“In addition to being my first class trip, it was my first time on an island in Maine; as I am a senior and likely will be living outside of Maine in the future, I’m really glad I got to stay on a beautiful island here. Allen Island embodies the natural beauty of the Maine coast in a private, preserved setting that was perfect for shooting landscape shots of the island”- Stephan Chaikovsky

“Overall, I had a great time working together with my fellow classmates to have a calm and productive two days on Allen Island. I really hope I get the chance to go back and find that sheep herd. ” – Jenna DeFrancisco


“As students, we created our own structure, with simple chores to do chosen by each person split equally among everyone (sweeping, dishes, cooking, etc.) This freedom gave us opportunity to essentially roam the island freely and do what we needed to get our projects done, as long as we stuck with a buddy.” Dylan Shaw

“I found myself enjoying the serenity, lost in the texture of a single fern, mesmerized by the waves.” Abby Snyder

Climate Research – 9/15/2017

Two faculty and eleven students spent the second weekend in September on Allen Island.   Our trip focused on climate changes research (mostly fixing and calibrating sensors).  We also made some time for walking the island and discussing recent papers on surface ocean temperatures in the Gulf of Maine.   Enjoy a few photographs of the trip and read the student “Allen Island – Student Impressions” to understand why Allen Island is such an amazing resource for Colby.

” Being at Allen Island is an amazing experience. It is not only a magnificent place visually, but it also provides many opportunities for interdisciplinary cooperation between Colby’s departments. While I’m at the Island, I see both the artistic value and potential of the environment, as well as the ecological interactions occurring all around me. Each trip I take is an opportunity for growth, both as an artist, and as a scientist.”   – Sergio Madrigal

 “I first heard of Allen Island in general chemistry. A professor was whisking away a group of students to the island for a weekend trip. The words “climate change research” were enough to hook me in, but my friend provided the final push by turning to me and saying, “You should definitely go.” I gave in easily to the peer pressure.

“I didn’t know what I was getting myself into when I received a confirmation email. I’m a little glad I went in with no idea of what Allen Island was like, since it made me be open to any and all kinds of information. Over the two days, I became in awe of everything around me – which, with the type of views the island provided, it was easy to be. While being enchanted by the scenery, I listened to Professor King sneak in teaching moments wherever he could. I learned of the rapid warming occurring in the Gulf of Maine, and its impact on underwater organisms and the seafood industry. I learned of the history of Allen Island, and the many ways the island can become a classroom. I felt like I learned about a variety of topics, not just specifically climate change. All the information related to each other in some way, so it left me with a well-rounded crash course on not only Allen Island, but on how Allen Island could help further understand climate change, Maine art, and Maine history. If given the chance, I’d go back in a heartbeat, because I know I’ll come back having learned something new…. ”   – Ana Petire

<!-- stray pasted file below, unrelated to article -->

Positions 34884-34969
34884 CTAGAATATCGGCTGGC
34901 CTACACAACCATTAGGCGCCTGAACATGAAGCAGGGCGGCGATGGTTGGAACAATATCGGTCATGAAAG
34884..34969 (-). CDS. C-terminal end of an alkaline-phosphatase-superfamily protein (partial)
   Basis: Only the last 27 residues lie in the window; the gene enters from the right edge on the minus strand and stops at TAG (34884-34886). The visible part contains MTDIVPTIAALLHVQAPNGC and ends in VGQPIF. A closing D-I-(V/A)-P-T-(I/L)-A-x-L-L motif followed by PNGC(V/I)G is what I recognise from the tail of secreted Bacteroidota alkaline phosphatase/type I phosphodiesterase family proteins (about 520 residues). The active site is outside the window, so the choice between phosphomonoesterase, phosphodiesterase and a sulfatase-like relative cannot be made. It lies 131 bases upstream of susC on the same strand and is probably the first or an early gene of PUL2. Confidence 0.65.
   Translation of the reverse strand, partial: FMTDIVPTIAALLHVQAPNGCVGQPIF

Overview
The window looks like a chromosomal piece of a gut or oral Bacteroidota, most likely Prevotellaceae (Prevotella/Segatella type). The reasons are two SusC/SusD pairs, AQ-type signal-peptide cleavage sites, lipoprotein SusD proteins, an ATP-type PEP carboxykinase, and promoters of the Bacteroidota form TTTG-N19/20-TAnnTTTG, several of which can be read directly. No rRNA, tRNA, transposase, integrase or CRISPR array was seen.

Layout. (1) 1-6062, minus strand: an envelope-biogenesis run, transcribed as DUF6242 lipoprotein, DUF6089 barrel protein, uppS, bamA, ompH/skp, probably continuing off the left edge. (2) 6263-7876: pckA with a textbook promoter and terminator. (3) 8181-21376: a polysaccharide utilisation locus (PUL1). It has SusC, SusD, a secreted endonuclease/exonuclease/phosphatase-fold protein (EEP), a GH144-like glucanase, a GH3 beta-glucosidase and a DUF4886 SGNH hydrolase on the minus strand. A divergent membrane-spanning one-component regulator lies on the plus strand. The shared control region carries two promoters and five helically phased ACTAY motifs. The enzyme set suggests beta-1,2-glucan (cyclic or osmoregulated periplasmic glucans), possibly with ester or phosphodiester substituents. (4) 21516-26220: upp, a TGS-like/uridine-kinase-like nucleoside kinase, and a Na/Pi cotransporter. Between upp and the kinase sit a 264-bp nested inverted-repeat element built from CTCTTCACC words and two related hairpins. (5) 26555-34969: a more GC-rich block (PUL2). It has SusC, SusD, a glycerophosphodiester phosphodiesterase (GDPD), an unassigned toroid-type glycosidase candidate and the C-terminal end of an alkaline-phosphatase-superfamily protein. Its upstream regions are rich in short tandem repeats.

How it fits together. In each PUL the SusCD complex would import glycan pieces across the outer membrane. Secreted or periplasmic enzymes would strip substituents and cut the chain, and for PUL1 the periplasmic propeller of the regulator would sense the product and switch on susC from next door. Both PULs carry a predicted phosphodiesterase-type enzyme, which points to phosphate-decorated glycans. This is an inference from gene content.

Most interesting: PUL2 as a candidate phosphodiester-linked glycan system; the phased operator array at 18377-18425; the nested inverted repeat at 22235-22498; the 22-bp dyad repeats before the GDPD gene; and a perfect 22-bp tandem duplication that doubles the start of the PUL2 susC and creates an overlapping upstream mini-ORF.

August 30 Bee Survey

On August 30, Professor David Angelini made a solo survey of Allen Island looking bumblebees. He found 59 individuals of 5 species, all north of the ponds in the middle of the island. The species of our greatest interest, Bombus borealis made up about 20% of the bees, down from being the overwhelming majority of foraging bees on Allen in July. However, this number is still high compared to most areas of the mainland.

A Great Day Exploring Herring Gut and Allen Island

A visit is worth a thousand words.    On August 2, 2017  Whitney King, Mandy Grant, Nicole Denier, Carol Hurney, Justin Becknell, Laura Seay, Stacey Sheriff, Ghana Gherwash, and Kara Kugelmeyer spent the day visiting the Herring Gut Learning Center and Allen Island.  The warm summer air over the cool ocean water created a fog bank from Port Clyde to the shores of Allen Island.   We had great weather five miles off the coast but were really appreciative of the Archangels radar and an experienced captain on the ride to and from the island in very dense fog.

Highlights of the day were the tour of the island village and the realization that the rustic accommodations at the bunk house are really not that rustic!  A hike south the length of the island found the group appreciating the stone throne build into the landscape of the island ponds and the hundred year old birch trees that have successfully out competed the island spruce for both space and light.  The group left the island with ideas for future projects ranging from the sociology of island communities, expanded writing opportunities, and an investigation of the forest ecology.  

At the Herring Gut Learning Center the group played with the tide pool specimens on display for a local community open house and had an opportunity to tour the aquaponics systems.  

The favorite crop for the group was the basil that seems to thrive on nutrient rich waste water from the Tilapia fish tanks.

This will be out last big group visit for the summer.   We will continue our work building the climate monitoring station and bumble bee surveys over the next few weeks.   With the start of school in September we are scheduled to be on Allen Island or at Herring Gut almost every weekend with programs on Documentary Video, Art in Maine, Geologic Mapping, Climate Research, and Alternative Education.